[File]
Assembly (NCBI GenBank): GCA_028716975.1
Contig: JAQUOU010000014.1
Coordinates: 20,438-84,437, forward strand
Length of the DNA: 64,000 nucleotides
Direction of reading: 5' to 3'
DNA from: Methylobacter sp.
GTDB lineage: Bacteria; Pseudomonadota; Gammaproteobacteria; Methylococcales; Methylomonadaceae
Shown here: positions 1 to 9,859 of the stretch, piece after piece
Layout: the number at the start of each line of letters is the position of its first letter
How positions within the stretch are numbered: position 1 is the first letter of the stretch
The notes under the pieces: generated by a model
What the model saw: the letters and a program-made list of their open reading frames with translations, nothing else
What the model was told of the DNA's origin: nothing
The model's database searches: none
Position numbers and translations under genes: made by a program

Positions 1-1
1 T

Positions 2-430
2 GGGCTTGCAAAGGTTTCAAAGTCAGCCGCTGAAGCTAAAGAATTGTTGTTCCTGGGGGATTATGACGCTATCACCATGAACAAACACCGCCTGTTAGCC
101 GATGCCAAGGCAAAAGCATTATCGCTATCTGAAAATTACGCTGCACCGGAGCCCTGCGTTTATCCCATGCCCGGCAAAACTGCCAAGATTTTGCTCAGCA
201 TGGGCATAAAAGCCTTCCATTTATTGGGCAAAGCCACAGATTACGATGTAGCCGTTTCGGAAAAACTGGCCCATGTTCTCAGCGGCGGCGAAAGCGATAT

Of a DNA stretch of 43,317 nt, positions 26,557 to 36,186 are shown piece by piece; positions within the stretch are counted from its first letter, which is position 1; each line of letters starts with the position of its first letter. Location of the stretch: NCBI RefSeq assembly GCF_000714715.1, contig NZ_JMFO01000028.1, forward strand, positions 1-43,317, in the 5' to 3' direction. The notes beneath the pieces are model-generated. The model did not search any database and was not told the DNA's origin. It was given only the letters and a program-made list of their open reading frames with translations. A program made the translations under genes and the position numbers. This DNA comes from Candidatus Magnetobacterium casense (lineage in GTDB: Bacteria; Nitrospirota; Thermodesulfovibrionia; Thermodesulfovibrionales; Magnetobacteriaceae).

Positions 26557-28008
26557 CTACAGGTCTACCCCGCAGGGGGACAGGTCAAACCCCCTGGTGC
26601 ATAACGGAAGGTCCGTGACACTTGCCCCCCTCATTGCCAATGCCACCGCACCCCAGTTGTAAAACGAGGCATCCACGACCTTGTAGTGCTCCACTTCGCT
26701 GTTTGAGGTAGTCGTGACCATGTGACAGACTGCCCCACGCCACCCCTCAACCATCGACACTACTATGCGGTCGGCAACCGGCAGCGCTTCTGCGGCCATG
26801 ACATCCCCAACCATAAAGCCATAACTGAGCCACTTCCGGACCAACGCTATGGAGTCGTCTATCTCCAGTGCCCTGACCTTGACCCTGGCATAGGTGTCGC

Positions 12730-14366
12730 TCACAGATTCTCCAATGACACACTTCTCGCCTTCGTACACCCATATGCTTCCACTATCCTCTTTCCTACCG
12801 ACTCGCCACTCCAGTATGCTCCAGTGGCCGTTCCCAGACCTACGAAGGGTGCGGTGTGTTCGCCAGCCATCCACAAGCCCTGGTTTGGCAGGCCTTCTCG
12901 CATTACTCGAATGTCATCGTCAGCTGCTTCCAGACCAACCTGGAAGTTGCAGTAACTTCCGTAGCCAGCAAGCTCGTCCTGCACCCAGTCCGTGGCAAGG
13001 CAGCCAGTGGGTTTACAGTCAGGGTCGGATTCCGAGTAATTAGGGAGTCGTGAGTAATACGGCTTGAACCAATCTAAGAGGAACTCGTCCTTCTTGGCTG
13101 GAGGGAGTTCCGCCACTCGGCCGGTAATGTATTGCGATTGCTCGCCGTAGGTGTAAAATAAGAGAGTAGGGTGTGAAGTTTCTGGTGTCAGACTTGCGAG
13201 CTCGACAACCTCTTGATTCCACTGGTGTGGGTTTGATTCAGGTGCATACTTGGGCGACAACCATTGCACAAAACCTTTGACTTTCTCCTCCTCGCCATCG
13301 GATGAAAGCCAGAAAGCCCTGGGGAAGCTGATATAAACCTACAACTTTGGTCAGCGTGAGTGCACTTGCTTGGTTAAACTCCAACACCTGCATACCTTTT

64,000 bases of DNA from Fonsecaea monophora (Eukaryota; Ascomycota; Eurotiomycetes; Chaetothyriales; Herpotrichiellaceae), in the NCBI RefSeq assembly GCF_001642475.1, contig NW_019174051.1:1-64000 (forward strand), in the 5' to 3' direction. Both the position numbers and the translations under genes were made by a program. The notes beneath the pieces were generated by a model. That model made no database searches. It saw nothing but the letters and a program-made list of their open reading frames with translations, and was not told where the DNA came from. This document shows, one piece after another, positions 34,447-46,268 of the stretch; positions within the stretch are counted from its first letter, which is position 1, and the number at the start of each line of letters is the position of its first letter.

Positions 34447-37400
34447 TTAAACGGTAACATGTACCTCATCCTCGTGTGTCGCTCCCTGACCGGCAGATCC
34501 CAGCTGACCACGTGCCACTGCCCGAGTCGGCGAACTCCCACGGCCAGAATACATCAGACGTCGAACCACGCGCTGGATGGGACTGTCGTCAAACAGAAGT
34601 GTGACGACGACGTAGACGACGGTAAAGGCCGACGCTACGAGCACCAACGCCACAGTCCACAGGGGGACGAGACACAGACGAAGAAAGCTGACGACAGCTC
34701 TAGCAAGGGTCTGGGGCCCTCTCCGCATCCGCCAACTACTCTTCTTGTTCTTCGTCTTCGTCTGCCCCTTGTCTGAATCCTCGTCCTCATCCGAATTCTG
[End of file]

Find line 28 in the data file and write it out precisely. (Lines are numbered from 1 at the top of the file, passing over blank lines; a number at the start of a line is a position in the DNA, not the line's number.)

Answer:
Positions 12730-14366